learned very early in my career that the sexiness of an application can have as much effect on its salability as its functionality. I've seen a non-technical boss take one look at a highly functional application and pass poor judgment on it because it doesn't look "cool." Customers evaluating your software may not understand everything your software can do after a 10-minute sales demo, but they do take away an emotional impression thatin generalis linked directly to the overall look of the application.
Adding relatively simple features such as animated buttons can go a long way toward getting customers to like your application. The only downside is the performance penalty you'll incur for adding those fancy animated buttons. Worse, if you try to add cool features such as compositing anti-aliased text readout or alpha-channel clickable regions to your control, you have a recipe for a CPU-hogging application.
You're going to learn about minimizing frame rates, avoiding flicker and caching frames to make the component as high performance as reasonably possible. Creating an animated control is simple but creating an efficient animated control is more difficult.
In this article, you'll see how to create an animated button component that lets users adjust a sliding percentage value between 0 and 100 by clicking arrows on the component as shown in Figure 1. The percentage itself serves only to force the animation to display a control value as part of the animationin other words, because the displayed value can change, you can't simply cache a series of images and display them in round-robin fashion to create the animation; instead, the animation (and any caching scheme for it) must draw and take the current value of the control into account. Users see the current value in the center of each animated button component update immediately when they click either arrow.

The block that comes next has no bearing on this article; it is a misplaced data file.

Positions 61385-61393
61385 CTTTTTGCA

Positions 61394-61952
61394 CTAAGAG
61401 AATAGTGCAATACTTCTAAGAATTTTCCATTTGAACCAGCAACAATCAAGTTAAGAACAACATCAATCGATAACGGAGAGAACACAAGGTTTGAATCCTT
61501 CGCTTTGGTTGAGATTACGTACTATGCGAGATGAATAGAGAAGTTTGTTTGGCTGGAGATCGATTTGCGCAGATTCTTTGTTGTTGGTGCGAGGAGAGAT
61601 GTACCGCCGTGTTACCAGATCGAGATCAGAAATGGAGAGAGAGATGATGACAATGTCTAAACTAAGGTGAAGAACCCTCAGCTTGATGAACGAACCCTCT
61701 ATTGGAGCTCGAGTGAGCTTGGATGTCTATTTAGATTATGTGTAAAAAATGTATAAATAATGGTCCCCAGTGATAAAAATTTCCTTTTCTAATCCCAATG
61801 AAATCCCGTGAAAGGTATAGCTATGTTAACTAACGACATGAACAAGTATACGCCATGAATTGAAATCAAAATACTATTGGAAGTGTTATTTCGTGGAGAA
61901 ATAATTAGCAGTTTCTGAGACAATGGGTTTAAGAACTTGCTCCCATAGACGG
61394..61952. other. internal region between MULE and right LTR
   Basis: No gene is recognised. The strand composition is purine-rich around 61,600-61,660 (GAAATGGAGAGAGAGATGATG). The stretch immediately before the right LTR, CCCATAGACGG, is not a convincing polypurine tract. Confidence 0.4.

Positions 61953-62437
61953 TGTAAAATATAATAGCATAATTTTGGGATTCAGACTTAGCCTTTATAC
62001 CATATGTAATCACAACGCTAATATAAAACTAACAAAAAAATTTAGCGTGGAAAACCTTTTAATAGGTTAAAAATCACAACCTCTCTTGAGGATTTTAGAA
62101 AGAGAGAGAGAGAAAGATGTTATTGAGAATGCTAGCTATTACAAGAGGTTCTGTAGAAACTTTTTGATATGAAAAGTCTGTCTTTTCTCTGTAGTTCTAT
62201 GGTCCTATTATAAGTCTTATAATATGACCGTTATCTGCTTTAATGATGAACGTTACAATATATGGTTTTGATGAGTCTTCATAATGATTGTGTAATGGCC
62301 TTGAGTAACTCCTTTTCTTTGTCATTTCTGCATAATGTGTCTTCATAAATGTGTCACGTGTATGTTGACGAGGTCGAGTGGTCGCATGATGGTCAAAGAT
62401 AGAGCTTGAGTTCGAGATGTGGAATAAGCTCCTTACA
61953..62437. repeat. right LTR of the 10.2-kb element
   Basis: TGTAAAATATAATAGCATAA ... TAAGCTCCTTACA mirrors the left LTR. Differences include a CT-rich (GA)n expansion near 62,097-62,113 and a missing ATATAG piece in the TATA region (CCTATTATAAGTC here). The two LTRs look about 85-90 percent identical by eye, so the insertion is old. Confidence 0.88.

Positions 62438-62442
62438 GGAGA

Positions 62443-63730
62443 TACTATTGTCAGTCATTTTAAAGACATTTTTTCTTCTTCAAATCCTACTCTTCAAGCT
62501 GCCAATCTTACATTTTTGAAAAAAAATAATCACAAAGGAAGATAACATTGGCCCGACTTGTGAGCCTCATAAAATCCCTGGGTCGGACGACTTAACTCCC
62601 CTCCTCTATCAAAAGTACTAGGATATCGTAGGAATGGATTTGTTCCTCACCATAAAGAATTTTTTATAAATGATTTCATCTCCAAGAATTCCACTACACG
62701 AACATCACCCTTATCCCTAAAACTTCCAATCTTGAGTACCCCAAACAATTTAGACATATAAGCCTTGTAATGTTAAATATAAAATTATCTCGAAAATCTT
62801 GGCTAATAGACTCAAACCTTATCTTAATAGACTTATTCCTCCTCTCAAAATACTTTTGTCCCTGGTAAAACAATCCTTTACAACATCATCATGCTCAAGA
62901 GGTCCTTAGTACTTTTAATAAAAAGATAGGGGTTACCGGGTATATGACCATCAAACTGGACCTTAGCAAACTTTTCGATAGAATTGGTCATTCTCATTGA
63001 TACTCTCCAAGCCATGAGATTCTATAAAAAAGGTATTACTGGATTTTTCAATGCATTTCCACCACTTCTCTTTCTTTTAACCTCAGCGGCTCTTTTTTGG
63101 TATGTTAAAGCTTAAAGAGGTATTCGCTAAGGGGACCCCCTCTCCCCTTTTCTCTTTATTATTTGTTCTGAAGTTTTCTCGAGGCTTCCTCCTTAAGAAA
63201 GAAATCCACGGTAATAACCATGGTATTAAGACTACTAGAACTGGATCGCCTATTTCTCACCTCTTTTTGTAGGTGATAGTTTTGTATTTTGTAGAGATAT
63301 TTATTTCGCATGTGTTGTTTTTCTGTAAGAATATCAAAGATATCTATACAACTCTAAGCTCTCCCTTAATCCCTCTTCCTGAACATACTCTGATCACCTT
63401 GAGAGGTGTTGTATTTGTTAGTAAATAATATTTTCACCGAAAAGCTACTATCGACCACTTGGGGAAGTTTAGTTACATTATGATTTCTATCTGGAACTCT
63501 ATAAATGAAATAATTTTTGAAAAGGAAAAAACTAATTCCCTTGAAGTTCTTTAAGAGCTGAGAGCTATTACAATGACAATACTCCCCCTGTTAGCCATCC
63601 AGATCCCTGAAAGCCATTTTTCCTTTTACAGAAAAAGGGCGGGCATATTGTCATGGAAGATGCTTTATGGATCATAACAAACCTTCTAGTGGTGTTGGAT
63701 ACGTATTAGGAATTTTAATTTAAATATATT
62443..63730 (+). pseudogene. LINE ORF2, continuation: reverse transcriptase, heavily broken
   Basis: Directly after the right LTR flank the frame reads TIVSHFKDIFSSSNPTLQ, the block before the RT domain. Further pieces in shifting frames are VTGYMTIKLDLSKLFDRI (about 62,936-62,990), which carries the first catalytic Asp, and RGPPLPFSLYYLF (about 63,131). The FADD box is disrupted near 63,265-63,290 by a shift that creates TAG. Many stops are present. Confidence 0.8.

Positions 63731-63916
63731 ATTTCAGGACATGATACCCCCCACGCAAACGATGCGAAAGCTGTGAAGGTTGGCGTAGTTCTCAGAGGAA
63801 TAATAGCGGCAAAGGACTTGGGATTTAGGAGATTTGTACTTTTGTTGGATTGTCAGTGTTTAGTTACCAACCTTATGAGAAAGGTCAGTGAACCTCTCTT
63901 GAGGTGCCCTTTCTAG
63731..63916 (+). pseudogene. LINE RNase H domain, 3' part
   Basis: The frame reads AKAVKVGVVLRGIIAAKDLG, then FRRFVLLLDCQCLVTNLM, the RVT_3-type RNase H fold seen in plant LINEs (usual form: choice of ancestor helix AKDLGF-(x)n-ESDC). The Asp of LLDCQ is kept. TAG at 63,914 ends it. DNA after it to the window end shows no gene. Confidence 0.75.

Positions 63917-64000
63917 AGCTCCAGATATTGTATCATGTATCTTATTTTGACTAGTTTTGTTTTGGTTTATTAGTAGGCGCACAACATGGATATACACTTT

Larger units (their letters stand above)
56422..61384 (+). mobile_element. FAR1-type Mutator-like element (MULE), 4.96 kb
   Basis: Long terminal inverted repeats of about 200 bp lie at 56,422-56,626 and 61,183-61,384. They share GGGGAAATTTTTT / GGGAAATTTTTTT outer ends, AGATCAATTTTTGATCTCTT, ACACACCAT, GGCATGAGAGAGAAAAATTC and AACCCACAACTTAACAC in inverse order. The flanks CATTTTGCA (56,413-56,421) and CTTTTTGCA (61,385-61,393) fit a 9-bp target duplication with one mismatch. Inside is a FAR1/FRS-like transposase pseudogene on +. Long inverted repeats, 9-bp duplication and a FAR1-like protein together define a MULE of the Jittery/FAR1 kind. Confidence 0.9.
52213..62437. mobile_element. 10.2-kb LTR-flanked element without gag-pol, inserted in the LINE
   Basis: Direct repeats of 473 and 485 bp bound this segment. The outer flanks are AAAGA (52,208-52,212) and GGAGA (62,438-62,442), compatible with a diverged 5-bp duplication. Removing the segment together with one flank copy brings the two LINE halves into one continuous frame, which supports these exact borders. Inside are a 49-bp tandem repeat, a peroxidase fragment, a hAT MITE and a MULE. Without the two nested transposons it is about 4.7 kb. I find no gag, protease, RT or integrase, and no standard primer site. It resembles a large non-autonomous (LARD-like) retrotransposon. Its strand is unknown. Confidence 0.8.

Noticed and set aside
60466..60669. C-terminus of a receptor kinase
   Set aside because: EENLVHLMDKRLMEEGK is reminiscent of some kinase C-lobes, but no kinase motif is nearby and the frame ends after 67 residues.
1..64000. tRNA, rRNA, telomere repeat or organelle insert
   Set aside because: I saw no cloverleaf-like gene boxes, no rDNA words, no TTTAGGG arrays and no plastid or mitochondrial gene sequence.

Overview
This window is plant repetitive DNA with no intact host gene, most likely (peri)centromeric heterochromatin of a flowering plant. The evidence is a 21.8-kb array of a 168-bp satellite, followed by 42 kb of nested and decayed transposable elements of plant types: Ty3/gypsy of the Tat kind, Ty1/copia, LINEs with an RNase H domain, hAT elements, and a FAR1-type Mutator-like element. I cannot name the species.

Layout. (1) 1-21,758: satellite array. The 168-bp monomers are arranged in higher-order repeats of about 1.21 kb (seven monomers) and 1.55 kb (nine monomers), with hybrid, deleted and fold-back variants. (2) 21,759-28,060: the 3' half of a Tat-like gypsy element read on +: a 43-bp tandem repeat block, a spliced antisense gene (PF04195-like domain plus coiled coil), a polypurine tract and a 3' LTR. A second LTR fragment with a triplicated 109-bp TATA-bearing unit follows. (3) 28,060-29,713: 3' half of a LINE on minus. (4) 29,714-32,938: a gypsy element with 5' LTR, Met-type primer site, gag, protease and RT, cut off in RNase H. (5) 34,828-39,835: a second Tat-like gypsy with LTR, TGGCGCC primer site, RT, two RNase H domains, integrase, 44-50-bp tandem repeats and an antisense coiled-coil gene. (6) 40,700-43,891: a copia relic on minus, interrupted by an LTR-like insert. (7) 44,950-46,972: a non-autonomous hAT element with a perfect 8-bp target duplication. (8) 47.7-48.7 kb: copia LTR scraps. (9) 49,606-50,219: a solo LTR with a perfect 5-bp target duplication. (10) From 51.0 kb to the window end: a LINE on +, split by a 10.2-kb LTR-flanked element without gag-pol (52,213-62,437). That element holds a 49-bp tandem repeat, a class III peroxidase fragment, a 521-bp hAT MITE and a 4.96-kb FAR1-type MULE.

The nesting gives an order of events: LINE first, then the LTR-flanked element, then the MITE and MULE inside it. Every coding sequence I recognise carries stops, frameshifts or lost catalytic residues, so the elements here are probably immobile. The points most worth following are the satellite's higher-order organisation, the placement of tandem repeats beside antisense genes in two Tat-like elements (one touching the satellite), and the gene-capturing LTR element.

Choosing a Frame Rate
|Figure 1. Animated Buttons: The figure shows a Windows form containing animated buttons from the sample application that accompanies this article|
is a count of how many times your animation updates the screen during a specified time interval, usually specified in number of refreshes per second, called frames per second (fps). If the frame rate is too slow, animations look jerky. It's worth looking at other common animation frame techniques to get a sense of the common range of values. For example, television broadcasts in the U.S. refresh every other line on the screen 60 times per second yielding 30 full frames per second. Hard-core gamers tweak their systems to wring up to 100fps from the latest first-person shooters, but that's clearly overkill for typical animated business or productivity applications; therefore, you should look for more reasonable measures. Film is shot at 24 frames per second. Shocked? Yes, even the multi-million dollar cutting edge computer animated film you recently saw at the theatre was running at only 24 frames per second. You can safely assume, then, that 24fps is sufficient for most desktop animations.
Before you go back and adjust every animation you've ever done to run at 24fps you should consider another constraintjudder
. Judder occurs when the movement isn't fluid; viewers will detect the frames in the process of changing as opposed to a smooth movement. Judder can be caused by:
- Objects moving very rapidly across the screen.
- Objects rotating, such as looking at a rotating bicycle wheel from the side.
Such objects require a faster frame rate, so you can't simply decide that 24fps is sufficient for every animation.